Congenital nasal pyriform aperture stenosis

Analysis of twenty cases at a single institution

Gopi B. Shah, Allison Ordemann, Shiva Daram, E. Roman, Tim Booth, Romaine Johnson, Yin Xi, Ron Mitchell

Research output: Contribution to journalArticle

Abstract

Objectives: Congenital nasal pyriform aperture stenosis (CNPAS) is a rare cause of neonatal respiratory distress that is difficult to treat. The primary objective of this study was to identify factors that predict the need for initial and revision surgery for CNAPS. The secondary objective is to identify risk factors in maternal history associated with the development of CNPAS. Methods: Infants with CNPAS between 2010 and 2017 were identified by ICD- 9 and 10 codes. Demographics, maternal history, anatomic features on imaging and medical and/or surgical management were reviewed. Frequencies, means and standard deviations were calculated. A p-value <.05 was considered significant. Results: Twenty infants were included. All underwent flexible nasal endoscopy with inability to pass the scope in either nostril in 65% of infants. Nineteen had a CT scan and 13 had a MRI with midline defects in 76.3% and 53.8%, respectively. Solitary central mega-incisor was present in 65%. Half underwent surgical intervention at a mean age of 74.8 days, with 90% requiring revision surgery. There was no difference in pyriform aperture distance in the surgical and non-surgical patient subgroups (5.4 mm and 5.2 mm, p = .6 respectively). No specific variables were predictive of need for initial or revision surgery. Maternal diabetes mellitus (MDM) was found in 55% of mothers of infants with CNPAS. Conclusion: Pyriform aperture distance was not a predictor of surgical intervention. MRI should be considered in all infants with CNPAS as the rate of intracranial complications is high. MDM may be a risk factor for CNPAS.

Original languageEnglish (US)
Article number109608
JournalInternational Journal of Pediatric Otorhinolaryngology
Volume126
DOIs
StatePublished - Nov 1 2019
Externally publishedYes

Fingerprint

Nose
Pathologic Constriction
Mothers
Reoperation
International Classification of Diseases
Diabetes Mellitus
Diagnostic Imaging
Incisor
Endoscopy
Demography

Keywords

  • Aperture
  • Congenital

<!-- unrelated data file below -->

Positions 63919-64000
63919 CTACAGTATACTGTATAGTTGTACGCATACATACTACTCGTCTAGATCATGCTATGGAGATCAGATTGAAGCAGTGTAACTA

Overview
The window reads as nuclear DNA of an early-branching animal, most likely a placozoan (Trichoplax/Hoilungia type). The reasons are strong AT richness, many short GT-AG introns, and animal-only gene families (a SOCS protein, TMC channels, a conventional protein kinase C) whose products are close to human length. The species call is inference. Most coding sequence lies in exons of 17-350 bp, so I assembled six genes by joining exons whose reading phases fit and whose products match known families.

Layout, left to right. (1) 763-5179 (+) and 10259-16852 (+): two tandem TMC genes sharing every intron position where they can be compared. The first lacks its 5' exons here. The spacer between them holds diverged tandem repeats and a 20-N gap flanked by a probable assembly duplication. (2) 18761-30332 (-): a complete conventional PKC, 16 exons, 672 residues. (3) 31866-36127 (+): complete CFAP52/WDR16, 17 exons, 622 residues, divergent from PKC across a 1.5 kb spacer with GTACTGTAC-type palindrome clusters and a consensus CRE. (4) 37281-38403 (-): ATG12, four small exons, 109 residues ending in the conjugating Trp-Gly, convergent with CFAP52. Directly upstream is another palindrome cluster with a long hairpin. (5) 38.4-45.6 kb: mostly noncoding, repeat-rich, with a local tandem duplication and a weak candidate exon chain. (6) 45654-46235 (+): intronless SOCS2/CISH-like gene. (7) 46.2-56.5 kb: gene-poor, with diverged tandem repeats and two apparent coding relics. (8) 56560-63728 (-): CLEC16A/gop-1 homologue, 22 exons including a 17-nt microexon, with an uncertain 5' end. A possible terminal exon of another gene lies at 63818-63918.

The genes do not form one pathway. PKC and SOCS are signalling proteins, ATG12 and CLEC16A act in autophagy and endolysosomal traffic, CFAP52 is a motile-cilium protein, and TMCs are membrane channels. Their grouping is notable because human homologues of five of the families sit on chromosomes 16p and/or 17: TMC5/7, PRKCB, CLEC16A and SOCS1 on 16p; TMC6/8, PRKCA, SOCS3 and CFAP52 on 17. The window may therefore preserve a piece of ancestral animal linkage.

• Maternal diabetes
  • Pyriform
  • Stenosis

ASJC Scopus subject areas

  • Pediatrics, Perinatology, and Child Health
  • Otorhinolaryngology

Cite this

Congenital nasal pyriform aperture stenosis : Analysis of twenty cases at a single institution. / Shah, Gopi B.; Ordemann, Allison; Daram, Shiva; Roman, E.; Booth, Tim; Johnson, Romaine; Xi, Yin; Mitchell, Ron.

In: International Journal of Pediatric Otorhinolaryngology, Vol. 126, 109608, 01.11.2019.

Research output: Contribution to journalArticle

Shah, Gopi B. ; Ordemann, Allison ; Daram, Shiva ; Roman, E. ; Booth, Tim ; Johnson, Romaine ; Xi, Yin ; Mitchell, Ron. / Congenital nasal pyriform aperture stenosis : Analysis of twenty cases at a single institution. In: International Journal of Pediatric Otorhinolaryngology. 2019 ; Vol. 126.
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abstract = "Objectives: Congenital nasal pyriform aperture stenosis (CNPAS) is a rare cause of neonatal respiratory distress that is difficult to treat. The primary objective of this study was to identify factors that predict the need for initial and revision surgery for CNAPS. The secondary objective is to identify risk factors in maternal history associated with the development of CNPAS. Methods: Infants with CNPAS between 2010 and 2017 were identified by ICD- 9 and 10 codes. Demographics, maternal history, anatomic features on imaging and medical and/or surgical management were reviewed. Frequencies, means and standard deviations were calculated. A p-value <.05 was considered significant. Results: Twenty infants were included. All underwent flexible nasal endoscopy with inability to pass the scope in either nostril in 65{\%} of infants. Nineteen had a CT scan and 13 had a MRI with midline defects in 76.3{\%} and 53.8{\%}, respectively. Solitary central mega-incisor was present in 65{\%}. Half underwent surgical intervention at a mean age of 74.8 days, with 90{\%} requiring revision surgery. There was no difference in pyriform aperture distance in the surgical and non-surgical patient subgroups (5.4 mm and 5.2 mm, p = .6 respectively). No specific variables were predictive of need for initial or revision surgery. Maternal diabetes mellitus (MDM) was found in 55{\%} of mothers of infants with CNPAS. Conclusion: Pyriform aperture distance was not a predictor of surgical intervention. MRI should be considered in all infants with CNPAS as the rate of intracranial complications is high. MDM may be a risk factor for CNPAS.",
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